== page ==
Theoretically, this can work with default values as well, but only in the binary protocol. Getting this to work with the text protocol would likely be quite painful. http://code.google.com/p/spymemcached/issues/detail?id=12
This functionality was removed after we all agreed it was confusing as 1157f3c5ce25918558781bd2207b6b6de702dd17 in memcached by Trond Norbye (merged in by Toru). Mon Jul 28 17:55:41 2008 +0900 That ID will probably be killed off by a rebase.
This seems to happen in some strange server-error cases where the server short-circuits the connection. This situation has shown itself when we've sent something too large into the server. Precautions have been taken to prevent that exact thing from happening again, but this is a better way to handle an unexpected state. I'm not sure how we end up still having data to receive when we've already thrown away the ops, but tearing down the connection is a clean way to recover from a bad state.
This will avoid a few problems people have encountered. I implemented it with a somewhat early IllegalArgumentException because it was the surest way to cover every case given compression and several paths in to sets.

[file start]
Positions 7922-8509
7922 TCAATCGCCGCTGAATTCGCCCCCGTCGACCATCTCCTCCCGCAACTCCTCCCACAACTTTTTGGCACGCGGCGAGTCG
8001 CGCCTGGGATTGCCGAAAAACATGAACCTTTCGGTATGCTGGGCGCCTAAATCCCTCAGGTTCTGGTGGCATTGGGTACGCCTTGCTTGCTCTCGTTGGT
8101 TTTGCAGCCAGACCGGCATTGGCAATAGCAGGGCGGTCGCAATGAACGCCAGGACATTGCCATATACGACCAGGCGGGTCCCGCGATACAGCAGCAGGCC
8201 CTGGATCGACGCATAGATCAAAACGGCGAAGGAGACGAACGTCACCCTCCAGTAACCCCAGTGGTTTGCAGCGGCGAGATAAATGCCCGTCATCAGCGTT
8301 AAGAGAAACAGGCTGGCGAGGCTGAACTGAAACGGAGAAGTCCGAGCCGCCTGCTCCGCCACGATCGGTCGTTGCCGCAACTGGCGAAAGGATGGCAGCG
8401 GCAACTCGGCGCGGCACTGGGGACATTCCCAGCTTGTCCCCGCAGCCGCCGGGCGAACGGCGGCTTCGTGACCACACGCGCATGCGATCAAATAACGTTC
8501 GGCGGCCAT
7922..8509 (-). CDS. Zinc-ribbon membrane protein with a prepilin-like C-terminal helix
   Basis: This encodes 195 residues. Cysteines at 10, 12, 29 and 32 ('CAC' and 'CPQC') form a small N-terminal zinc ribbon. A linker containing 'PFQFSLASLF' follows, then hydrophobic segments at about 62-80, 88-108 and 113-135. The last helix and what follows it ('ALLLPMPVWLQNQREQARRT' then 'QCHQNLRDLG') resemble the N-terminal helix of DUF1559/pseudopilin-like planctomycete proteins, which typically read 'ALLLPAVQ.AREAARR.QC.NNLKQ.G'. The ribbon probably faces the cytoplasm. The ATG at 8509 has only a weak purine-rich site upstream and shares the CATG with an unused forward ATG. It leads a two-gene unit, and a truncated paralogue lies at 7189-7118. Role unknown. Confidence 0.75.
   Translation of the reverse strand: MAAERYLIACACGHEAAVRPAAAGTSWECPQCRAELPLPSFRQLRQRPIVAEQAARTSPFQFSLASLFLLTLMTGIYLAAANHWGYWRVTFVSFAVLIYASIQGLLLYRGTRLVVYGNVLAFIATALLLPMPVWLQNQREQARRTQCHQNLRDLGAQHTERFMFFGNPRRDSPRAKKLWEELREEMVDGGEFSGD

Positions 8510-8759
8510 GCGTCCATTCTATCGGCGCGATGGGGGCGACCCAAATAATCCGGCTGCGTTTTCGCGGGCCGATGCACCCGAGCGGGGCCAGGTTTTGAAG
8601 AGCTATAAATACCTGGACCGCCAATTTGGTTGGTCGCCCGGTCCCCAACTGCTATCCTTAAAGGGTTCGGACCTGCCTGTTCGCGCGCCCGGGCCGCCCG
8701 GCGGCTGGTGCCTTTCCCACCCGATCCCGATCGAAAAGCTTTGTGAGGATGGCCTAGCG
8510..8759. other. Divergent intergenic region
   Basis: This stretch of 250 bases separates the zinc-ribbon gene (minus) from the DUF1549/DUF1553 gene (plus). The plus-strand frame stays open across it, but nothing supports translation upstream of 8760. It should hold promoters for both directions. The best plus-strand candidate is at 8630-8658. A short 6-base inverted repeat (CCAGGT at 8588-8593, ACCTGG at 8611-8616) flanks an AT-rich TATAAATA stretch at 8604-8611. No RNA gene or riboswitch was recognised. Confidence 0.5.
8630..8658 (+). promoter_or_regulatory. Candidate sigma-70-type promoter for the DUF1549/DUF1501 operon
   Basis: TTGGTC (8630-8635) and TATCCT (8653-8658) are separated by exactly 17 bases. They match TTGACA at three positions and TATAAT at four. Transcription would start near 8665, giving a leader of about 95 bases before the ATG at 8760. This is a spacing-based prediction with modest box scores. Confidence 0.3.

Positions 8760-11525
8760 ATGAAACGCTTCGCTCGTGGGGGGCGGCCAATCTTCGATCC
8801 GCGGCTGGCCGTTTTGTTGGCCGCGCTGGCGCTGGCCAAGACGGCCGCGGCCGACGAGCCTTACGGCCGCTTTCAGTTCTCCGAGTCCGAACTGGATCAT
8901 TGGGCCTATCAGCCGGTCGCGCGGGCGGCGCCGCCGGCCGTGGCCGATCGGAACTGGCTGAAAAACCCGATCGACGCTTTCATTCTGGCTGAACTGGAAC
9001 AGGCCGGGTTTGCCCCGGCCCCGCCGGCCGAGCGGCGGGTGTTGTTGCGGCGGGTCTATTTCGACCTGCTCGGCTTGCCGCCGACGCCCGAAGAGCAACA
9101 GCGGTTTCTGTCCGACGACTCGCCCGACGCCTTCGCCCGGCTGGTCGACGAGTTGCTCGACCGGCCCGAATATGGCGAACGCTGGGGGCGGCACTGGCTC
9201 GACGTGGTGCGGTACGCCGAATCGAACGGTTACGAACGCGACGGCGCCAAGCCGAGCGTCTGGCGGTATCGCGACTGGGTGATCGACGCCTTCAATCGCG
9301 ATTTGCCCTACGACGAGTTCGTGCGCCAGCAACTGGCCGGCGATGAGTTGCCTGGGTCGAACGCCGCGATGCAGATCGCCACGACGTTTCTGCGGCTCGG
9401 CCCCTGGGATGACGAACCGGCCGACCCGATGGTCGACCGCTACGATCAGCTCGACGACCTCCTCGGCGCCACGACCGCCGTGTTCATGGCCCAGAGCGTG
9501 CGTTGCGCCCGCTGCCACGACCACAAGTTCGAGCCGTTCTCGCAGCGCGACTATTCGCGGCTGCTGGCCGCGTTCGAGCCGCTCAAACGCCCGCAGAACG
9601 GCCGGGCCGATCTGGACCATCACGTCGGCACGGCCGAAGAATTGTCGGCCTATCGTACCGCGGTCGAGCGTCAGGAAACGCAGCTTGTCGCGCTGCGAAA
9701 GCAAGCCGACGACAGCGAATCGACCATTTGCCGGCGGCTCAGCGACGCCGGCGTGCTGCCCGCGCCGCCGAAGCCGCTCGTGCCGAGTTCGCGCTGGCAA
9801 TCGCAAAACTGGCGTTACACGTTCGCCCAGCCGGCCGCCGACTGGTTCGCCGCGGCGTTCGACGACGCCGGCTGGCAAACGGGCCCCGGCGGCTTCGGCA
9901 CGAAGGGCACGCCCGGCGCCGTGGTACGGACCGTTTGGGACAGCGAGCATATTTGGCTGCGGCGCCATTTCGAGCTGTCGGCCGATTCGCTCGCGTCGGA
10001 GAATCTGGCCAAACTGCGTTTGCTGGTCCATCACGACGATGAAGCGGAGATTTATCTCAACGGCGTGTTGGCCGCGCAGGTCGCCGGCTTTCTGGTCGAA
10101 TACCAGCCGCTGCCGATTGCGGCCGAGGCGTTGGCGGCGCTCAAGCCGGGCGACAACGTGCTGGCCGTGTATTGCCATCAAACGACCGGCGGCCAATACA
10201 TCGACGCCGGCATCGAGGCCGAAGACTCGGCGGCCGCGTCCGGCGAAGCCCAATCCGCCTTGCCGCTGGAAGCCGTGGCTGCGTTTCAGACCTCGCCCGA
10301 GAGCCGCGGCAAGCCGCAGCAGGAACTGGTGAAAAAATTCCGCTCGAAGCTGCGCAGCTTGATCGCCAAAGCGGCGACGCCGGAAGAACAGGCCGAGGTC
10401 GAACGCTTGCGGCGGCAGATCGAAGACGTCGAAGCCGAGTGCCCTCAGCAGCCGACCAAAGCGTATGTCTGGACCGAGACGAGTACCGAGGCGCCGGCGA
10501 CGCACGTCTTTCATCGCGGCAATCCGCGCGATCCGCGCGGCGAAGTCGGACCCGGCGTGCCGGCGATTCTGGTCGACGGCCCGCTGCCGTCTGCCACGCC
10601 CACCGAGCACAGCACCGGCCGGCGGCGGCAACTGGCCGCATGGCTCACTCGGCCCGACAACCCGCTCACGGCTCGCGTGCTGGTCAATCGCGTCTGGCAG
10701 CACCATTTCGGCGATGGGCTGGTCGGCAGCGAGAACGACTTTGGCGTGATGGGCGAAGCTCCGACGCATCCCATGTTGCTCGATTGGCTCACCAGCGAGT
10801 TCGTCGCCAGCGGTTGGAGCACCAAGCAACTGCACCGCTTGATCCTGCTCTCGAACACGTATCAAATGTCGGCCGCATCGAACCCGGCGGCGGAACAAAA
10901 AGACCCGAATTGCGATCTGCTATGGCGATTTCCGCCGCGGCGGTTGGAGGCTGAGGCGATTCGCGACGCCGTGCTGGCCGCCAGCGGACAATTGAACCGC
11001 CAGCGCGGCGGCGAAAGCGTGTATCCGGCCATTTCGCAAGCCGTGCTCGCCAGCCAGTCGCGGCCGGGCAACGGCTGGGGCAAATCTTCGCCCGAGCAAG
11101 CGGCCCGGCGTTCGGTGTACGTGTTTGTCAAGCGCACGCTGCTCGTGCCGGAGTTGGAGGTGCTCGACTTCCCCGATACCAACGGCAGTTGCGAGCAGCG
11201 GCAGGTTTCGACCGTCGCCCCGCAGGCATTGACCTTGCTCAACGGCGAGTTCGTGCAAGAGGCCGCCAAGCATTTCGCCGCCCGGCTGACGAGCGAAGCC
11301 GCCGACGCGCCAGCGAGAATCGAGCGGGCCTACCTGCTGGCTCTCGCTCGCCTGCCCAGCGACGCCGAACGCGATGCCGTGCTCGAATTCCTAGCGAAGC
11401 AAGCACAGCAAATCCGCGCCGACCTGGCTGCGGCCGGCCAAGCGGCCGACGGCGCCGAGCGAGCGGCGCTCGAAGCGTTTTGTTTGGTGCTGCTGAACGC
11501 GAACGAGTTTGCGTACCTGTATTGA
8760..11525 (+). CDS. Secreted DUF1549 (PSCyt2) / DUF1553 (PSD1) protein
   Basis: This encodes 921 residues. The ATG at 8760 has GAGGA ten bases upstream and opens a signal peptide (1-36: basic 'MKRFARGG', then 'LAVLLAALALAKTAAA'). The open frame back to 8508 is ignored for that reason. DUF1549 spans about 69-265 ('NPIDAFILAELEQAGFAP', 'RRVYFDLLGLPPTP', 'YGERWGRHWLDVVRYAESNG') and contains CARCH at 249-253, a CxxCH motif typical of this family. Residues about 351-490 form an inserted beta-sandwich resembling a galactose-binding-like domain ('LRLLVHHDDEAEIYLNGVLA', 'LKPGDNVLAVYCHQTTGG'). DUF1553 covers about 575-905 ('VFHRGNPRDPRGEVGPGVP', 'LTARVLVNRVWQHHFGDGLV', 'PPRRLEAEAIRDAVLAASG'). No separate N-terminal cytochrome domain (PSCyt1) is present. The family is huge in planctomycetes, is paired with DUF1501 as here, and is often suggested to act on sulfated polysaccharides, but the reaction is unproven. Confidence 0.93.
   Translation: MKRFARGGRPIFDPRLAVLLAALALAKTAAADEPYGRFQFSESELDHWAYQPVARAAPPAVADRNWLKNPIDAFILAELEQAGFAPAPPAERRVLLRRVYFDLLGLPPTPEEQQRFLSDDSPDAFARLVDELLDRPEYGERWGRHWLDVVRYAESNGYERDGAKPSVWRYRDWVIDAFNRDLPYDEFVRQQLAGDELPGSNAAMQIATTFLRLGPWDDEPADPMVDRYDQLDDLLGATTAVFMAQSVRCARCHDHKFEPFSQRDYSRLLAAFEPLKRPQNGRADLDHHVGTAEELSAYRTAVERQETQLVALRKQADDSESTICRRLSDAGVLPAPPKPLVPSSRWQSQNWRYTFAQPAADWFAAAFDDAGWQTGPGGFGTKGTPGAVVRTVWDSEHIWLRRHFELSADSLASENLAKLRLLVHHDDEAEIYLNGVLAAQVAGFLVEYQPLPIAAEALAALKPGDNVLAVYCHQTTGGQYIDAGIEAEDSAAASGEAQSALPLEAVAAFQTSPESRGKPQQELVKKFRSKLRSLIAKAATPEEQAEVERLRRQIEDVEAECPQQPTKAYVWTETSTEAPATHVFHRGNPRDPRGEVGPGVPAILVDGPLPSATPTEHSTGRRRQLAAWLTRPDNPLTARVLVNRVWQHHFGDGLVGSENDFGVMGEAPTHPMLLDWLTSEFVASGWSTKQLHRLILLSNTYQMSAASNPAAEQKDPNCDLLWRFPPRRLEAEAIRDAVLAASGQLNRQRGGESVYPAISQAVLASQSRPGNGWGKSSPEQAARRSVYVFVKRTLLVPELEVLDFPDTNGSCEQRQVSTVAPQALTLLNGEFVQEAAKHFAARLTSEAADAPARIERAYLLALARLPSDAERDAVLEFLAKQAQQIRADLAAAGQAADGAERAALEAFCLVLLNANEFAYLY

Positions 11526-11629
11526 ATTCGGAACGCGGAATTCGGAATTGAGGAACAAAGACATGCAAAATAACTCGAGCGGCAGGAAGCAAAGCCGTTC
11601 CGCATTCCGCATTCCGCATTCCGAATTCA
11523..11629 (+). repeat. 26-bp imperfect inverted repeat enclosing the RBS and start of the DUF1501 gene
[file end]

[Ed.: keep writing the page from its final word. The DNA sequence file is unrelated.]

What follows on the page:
…ions. Whenever a read returned in the binary protocol without having read enough bytes to fill a header packet, an NPE would be fired that would cause us to disconnect from the server and cancel all in-flight operations. This happened occasionally in one of my tests and was rather a pain to track down. It likely never affected anyone since I doubt anyone is actually using the binary protocol anywhere today.
…fied. By default, the read queue is 10% larger than the input queue. With a sufficiently large op read queue, it's possible to never internally overflow, but correct values are likely application-specific.
These are two measures that are helping with the queue overflow problems. Firstly, the IllegalStateException is thrown whenever you attempted to add to a queue that's full. If that happens internally, I don't want the IO thread to crash, so I add it to the normal ``expected exceptions'' list. Secondly, reading before writing helps keep the read buffer ready for new data. When writing first, the write will have to transition to a read and may cause the read buffer to overflow. It still may happen, but by servicing the reads first I can at least get the complete ones popped out before piling new ones in (since writes are almost always smaller and likely to transition).